Fast Company has an entertaining article written by a CEO of a company that employs almost all Millennials. The article is well worth the read, but let me give you a taste of it:
Lazy. Entitled. Fickle. Freighted with their own inscrutable agendas. These are the kinds of things people say about cats — and millennials. For today’s managers, the generation born after 1980 is a favorite punching bag.
It’s not hard to see why, given that they’re the generation of Lindsay Lohan, Jersey Shore, and flip-flops as appropriate office footwear.
I have been drawn in by these exact topics and I’m an Xer. But further on in the article comes this dandy (emphasis mine):
Millennials don’t have traditional boundaries or an old-fashioned sense of privacy. They live out loud, sharing details of their lives with thousands of other people. Of course there are the obvious risks to this — say, that unflattering, reputation-damaging photo that should have been deleted from Facebook — but while you shake your cane at them for indulging in TMI, I see their openness as a great opportunity. For instance, when our summer intern @jimmyaungchen tweets and Facebooks about something he achieved at work, that’s free marketing for Do Something to the 1,500 people in his immediate network. I now ask job applicants how many Facebook friends and Twitter followers they have.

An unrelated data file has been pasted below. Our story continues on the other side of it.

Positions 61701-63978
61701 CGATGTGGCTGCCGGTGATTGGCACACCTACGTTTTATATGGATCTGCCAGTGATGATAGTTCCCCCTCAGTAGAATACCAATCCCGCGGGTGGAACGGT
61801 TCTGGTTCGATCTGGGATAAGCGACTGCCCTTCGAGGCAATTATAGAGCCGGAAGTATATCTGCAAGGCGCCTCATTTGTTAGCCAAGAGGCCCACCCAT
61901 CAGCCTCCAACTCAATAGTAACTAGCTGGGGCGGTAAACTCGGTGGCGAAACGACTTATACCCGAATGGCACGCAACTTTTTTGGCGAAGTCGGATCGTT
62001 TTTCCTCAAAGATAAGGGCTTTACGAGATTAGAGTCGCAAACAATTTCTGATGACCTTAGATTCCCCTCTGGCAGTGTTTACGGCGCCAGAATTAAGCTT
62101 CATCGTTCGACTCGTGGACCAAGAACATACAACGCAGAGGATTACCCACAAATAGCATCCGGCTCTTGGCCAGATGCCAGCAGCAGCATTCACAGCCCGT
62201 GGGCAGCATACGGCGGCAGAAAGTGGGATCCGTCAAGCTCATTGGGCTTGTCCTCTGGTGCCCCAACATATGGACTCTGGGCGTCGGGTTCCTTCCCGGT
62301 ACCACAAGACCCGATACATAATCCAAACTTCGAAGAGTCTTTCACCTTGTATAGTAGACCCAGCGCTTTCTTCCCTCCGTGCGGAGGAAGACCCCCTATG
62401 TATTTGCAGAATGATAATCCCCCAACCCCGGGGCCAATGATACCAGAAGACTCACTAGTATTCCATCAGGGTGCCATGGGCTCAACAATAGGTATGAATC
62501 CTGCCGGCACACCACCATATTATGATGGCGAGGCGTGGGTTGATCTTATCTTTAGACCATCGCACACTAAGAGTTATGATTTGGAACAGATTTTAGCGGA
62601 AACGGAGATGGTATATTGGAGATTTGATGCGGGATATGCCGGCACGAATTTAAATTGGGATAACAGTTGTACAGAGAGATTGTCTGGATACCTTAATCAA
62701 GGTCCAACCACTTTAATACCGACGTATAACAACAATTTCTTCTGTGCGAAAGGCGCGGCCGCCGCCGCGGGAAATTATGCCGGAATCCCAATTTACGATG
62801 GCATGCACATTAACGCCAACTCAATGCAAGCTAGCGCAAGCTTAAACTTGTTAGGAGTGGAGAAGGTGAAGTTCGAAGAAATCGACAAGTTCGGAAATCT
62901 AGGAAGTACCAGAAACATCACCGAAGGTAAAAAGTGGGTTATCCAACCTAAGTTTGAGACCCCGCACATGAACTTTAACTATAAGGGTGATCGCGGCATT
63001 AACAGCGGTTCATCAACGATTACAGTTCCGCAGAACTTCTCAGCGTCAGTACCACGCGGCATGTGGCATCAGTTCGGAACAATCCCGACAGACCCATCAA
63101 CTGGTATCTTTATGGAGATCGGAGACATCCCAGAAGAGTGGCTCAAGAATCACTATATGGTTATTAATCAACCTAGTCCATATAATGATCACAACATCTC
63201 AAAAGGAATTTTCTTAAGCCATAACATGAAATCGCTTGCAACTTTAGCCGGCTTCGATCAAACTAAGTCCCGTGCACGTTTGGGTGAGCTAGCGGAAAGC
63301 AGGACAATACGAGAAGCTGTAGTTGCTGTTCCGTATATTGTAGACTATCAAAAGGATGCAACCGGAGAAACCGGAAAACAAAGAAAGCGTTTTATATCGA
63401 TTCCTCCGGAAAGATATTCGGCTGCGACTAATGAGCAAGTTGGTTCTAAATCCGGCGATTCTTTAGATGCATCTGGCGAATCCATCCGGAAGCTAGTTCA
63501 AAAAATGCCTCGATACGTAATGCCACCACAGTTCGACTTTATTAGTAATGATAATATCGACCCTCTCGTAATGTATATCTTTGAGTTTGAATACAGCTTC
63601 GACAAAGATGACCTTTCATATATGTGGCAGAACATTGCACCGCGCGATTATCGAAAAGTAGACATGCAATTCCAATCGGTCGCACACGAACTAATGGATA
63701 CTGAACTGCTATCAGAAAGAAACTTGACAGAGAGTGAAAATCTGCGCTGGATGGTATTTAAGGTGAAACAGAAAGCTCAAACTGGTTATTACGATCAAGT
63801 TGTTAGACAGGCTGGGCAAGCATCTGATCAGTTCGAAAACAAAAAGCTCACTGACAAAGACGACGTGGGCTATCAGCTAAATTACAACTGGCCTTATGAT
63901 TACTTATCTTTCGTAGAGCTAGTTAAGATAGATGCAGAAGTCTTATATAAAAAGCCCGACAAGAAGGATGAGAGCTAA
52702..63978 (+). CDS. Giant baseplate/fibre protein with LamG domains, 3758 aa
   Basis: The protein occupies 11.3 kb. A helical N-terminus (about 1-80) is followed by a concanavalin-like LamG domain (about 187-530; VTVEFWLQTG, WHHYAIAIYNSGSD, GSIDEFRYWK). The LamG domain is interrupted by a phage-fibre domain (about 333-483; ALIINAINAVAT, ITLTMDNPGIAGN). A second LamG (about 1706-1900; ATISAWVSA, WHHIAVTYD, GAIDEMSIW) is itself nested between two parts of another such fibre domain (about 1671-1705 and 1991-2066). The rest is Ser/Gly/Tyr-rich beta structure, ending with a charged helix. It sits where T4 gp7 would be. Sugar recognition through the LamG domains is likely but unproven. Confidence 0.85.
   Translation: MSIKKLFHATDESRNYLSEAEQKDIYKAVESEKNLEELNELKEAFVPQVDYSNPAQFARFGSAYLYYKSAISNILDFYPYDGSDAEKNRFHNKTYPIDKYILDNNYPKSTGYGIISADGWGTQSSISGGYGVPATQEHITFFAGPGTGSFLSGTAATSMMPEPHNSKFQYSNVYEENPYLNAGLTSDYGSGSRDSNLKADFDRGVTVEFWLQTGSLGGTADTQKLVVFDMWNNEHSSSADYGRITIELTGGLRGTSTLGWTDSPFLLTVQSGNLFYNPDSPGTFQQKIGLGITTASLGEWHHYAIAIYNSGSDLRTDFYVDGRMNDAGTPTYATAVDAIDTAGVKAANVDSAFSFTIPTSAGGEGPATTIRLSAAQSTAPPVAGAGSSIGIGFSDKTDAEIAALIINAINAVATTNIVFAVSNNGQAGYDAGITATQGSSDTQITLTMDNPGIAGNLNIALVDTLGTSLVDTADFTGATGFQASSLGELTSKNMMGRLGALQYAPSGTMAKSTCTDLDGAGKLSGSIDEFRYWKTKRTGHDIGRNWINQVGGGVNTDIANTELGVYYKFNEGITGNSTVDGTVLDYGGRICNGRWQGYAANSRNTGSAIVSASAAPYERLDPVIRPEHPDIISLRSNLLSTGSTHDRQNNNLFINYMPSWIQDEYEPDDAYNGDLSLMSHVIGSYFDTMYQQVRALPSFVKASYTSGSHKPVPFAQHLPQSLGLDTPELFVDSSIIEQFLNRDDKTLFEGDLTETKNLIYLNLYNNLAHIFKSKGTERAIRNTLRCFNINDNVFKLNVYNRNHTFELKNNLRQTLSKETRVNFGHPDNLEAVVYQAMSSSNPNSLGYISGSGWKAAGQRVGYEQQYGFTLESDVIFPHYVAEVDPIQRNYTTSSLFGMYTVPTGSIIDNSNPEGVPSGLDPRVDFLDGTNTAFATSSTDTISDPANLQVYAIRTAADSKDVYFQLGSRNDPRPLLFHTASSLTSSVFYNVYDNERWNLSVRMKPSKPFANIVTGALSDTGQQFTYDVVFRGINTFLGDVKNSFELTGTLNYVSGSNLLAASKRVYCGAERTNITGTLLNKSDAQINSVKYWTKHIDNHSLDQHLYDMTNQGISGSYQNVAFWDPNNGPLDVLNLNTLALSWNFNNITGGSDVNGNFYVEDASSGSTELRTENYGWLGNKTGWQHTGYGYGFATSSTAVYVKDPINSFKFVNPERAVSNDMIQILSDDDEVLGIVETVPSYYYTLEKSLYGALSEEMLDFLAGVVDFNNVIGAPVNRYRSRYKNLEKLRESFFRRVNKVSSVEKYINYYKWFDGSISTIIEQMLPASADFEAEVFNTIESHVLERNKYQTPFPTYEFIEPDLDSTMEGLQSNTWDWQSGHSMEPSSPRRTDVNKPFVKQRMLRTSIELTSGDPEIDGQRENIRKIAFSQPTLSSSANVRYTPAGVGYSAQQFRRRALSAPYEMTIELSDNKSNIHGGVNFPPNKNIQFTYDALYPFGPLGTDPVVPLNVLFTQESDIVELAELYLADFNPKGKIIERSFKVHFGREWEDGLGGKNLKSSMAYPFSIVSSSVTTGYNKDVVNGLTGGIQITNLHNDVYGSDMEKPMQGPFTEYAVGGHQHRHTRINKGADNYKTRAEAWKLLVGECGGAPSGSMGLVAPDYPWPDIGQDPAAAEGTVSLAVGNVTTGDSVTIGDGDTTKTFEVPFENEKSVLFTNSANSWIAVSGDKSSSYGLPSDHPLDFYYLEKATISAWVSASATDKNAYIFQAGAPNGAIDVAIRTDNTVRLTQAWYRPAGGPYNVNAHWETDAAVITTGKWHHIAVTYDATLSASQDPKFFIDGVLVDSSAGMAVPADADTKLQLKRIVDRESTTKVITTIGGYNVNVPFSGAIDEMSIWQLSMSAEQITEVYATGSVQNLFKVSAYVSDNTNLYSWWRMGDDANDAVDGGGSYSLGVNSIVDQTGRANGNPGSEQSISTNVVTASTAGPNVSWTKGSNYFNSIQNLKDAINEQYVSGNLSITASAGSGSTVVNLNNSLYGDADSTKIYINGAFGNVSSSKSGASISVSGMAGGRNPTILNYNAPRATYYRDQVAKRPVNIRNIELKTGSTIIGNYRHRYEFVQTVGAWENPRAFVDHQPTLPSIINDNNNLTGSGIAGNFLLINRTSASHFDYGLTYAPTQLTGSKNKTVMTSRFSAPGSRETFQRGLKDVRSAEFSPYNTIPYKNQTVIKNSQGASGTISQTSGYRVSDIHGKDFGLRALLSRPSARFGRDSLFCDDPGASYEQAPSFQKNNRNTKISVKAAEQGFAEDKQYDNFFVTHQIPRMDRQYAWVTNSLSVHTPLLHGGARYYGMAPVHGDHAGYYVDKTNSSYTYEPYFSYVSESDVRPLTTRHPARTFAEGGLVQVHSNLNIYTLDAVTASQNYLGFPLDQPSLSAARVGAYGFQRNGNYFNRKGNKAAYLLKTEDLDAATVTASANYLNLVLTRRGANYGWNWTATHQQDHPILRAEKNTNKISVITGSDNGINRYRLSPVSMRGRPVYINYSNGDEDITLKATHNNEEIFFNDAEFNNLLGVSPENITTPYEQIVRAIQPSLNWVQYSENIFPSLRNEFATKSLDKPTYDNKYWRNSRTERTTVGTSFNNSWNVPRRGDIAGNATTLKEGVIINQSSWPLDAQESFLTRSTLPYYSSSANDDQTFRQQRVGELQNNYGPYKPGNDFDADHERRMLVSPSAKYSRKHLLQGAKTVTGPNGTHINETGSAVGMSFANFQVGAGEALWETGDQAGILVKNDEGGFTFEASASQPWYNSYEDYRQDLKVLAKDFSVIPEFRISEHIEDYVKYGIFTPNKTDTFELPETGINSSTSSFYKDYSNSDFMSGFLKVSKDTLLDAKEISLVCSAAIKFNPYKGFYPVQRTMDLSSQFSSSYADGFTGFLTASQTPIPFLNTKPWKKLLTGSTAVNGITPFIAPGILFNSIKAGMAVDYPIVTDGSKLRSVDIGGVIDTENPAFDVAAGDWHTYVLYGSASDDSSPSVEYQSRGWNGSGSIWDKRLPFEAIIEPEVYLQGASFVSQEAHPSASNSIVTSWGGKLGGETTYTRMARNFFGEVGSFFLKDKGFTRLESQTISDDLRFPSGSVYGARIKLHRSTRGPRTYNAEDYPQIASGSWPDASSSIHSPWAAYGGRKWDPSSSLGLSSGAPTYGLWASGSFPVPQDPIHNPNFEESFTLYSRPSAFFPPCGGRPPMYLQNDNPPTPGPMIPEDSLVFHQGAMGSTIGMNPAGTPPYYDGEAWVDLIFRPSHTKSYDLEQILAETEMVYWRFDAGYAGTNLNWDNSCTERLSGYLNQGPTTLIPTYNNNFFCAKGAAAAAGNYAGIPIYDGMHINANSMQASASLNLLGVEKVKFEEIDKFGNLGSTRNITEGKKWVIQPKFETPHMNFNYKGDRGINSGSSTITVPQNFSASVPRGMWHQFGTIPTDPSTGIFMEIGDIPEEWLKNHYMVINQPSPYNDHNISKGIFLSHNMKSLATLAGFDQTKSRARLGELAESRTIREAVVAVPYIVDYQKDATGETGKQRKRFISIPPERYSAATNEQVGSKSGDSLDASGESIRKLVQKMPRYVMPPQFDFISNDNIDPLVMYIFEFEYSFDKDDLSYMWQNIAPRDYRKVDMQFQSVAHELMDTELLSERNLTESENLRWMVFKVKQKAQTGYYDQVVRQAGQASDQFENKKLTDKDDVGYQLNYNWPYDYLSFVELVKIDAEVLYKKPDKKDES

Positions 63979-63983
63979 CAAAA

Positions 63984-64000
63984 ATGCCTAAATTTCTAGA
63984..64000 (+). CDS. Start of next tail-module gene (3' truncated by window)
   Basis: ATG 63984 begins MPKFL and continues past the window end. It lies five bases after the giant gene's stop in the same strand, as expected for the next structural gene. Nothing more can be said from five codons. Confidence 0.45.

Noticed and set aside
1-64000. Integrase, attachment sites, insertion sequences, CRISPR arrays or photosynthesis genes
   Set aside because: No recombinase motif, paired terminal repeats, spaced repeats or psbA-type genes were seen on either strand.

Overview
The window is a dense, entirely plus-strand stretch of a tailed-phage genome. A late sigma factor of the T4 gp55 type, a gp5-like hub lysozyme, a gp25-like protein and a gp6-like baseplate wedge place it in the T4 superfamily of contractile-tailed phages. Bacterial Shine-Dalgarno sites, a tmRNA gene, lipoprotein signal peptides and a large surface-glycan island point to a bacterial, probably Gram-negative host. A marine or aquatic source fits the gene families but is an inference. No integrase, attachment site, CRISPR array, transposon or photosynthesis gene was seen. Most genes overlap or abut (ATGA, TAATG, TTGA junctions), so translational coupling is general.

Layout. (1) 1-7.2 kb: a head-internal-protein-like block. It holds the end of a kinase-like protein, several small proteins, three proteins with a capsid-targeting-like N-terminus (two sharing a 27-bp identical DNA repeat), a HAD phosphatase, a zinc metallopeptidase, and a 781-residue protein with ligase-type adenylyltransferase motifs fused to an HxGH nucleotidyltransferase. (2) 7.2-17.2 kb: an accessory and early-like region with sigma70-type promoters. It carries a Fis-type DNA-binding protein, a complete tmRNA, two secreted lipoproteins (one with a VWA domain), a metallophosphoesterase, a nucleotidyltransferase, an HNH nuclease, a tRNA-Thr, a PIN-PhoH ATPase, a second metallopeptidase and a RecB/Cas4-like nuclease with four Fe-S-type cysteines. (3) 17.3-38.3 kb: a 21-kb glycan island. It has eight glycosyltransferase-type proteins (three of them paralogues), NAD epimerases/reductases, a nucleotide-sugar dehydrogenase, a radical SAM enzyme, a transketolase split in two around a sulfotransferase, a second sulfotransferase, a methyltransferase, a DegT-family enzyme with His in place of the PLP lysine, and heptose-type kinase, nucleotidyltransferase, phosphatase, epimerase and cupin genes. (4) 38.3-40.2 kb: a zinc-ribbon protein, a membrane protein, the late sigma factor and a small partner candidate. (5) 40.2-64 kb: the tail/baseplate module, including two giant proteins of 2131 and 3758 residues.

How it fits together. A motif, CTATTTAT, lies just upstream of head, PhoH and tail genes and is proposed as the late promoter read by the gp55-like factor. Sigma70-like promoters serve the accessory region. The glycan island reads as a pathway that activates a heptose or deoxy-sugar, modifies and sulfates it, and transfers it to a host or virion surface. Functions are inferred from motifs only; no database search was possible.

Excellent point. In fact, I just did some network checking of a sales candidate for one of our customers earlier today. I like that she asks the candidate directly. I prefer to check on my own and it is mainly LinkedIn that I peruse. Facebook is fine, but it is definitely closer to the social/personal side in comparison to LinkedIn.
An entertaining and informative article for sure. It is rare to find this combination so I strongly encourage you to read the entire thing.